Tomorrow (21 September), the Security Council is expected to vote on a draft resolution on peacekeeping performance. Council members met once in person at expert level to discuss the draft, which was prepared by the US, and subsequent negotiations took place bilaterally. After two broken silence periods, on 18 September (by China and Russia) and on 19 September (by Russia), the draft was put in blue today.
It seems that the initial draft, shared by the US in the week before the 12 September debate on peacekeeping reform with a select group of Council members (both permanent and elected), focused primarily on the performance of uniformed personnel. Several members stated at that stage that the focus needed to be broadened to encompass civilian personnel and performance at other levels (including mandate design, mission planning, leadership, the roles of the Security Council and the UN Secretariat) in order to avoid singling-out troop- and police-contributing countries. The draft that was circulated to all 15 members incorporated significant changes in that regard.
At the 12 September debate, US Ambassador Nikki Haley outlined the three objectives of the draft resolution: mandating a timely and transparent process for reporting performance failures to the Council and to the member states concerned, creating accountability measures for failures of performance and concrete incentives for stronger performance, and recognising the role of data in improving troop performance.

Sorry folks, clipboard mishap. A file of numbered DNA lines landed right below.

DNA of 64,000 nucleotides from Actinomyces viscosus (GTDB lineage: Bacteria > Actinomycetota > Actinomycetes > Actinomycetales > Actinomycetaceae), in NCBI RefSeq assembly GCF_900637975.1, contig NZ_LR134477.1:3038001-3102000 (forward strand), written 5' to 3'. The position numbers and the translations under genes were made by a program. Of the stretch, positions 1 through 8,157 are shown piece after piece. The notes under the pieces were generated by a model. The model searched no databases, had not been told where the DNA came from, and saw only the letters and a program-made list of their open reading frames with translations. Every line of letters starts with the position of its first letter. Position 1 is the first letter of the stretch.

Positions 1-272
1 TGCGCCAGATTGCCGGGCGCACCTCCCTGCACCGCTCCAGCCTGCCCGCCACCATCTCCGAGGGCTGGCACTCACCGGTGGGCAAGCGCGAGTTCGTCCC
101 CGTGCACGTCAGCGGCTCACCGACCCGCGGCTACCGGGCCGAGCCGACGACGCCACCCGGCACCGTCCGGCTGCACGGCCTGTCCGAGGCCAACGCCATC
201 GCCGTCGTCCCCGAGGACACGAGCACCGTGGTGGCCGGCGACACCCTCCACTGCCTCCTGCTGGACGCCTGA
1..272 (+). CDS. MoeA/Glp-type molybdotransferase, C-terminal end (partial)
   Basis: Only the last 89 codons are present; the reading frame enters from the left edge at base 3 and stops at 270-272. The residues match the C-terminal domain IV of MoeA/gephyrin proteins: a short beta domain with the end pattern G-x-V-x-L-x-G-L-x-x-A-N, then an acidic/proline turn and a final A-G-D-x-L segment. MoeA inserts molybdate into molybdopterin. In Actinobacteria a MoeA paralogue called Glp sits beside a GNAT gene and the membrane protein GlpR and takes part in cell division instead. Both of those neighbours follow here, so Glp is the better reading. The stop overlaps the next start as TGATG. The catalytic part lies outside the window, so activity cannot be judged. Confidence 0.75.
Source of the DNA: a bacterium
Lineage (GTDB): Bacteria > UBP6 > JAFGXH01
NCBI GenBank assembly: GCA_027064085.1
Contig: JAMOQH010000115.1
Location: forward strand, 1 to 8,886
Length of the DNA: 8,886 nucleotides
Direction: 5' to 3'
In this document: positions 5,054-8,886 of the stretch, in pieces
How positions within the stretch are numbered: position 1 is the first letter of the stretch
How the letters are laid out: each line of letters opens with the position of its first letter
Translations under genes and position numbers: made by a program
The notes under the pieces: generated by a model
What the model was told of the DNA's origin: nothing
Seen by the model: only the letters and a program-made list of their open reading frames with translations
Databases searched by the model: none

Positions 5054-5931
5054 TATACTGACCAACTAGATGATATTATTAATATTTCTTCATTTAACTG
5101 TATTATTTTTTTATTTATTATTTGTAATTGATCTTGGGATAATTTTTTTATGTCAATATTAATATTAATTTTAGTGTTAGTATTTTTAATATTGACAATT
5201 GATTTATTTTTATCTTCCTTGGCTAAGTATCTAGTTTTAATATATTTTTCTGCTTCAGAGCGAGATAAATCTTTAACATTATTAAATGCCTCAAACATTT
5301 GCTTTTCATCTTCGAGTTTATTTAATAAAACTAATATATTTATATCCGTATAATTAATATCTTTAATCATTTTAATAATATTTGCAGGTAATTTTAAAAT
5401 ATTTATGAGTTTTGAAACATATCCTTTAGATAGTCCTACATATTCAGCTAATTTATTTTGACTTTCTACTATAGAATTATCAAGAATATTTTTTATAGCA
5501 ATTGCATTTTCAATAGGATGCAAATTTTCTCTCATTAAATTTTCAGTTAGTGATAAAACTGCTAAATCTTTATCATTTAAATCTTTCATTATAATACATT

During the debate, Russia emphasised that the Council should not bypass the Special Committee on Peacekeeping Operations (C-34) and said that a presidential statement could send a unified political message on peacekeeping reform. After reviewing the US draft resolution under silence, Russia circulated a draft presidential statement focused on improving peacekeeping performance. The draft deleted twenty paragraphs (and significantly modified several others) from the US draft resolution.
The US made changes to its draft resolution to accommodate the concerns raised by China and Russia, including some of those proposed in Russia’s draft presidential statement, and a new draft resolution was put under silence on 19 September. Russia broke silence again and proposed narrowing the scope of circumstances regarding the use of force to protect civilians. In the end, the draft underlines that where mandated, peacekeepers are authorised to use all necessary means, which includes the use of force when required, in order to protect civilians under threat of physical violence.
The draft in blue reaffirms the Council’s support for the development of a comprehensive and integrated performance policy framework that identifies clear standards of performance for evaluating all UN civilian and uniformed personnel working in and supporting peacekeeping operations. It requests the Secretary-General to ensure that decisions to recognise and incentivise outstanding performance and decisions regarding deployment, remediation, training, withholding of financial reimbursement, and repatriation of uniformed or dismissal of civilian personnel, be predicated on objective performance data. The draft further requests the Secretary-General to include in his mission-specific reports to the Council a summary of actions taken to improve mission performance and address performance challenges, including lapses in leadership, national caveats that negatively affect mandate implementation effectiveness, and demands of the operational environments, among other elements.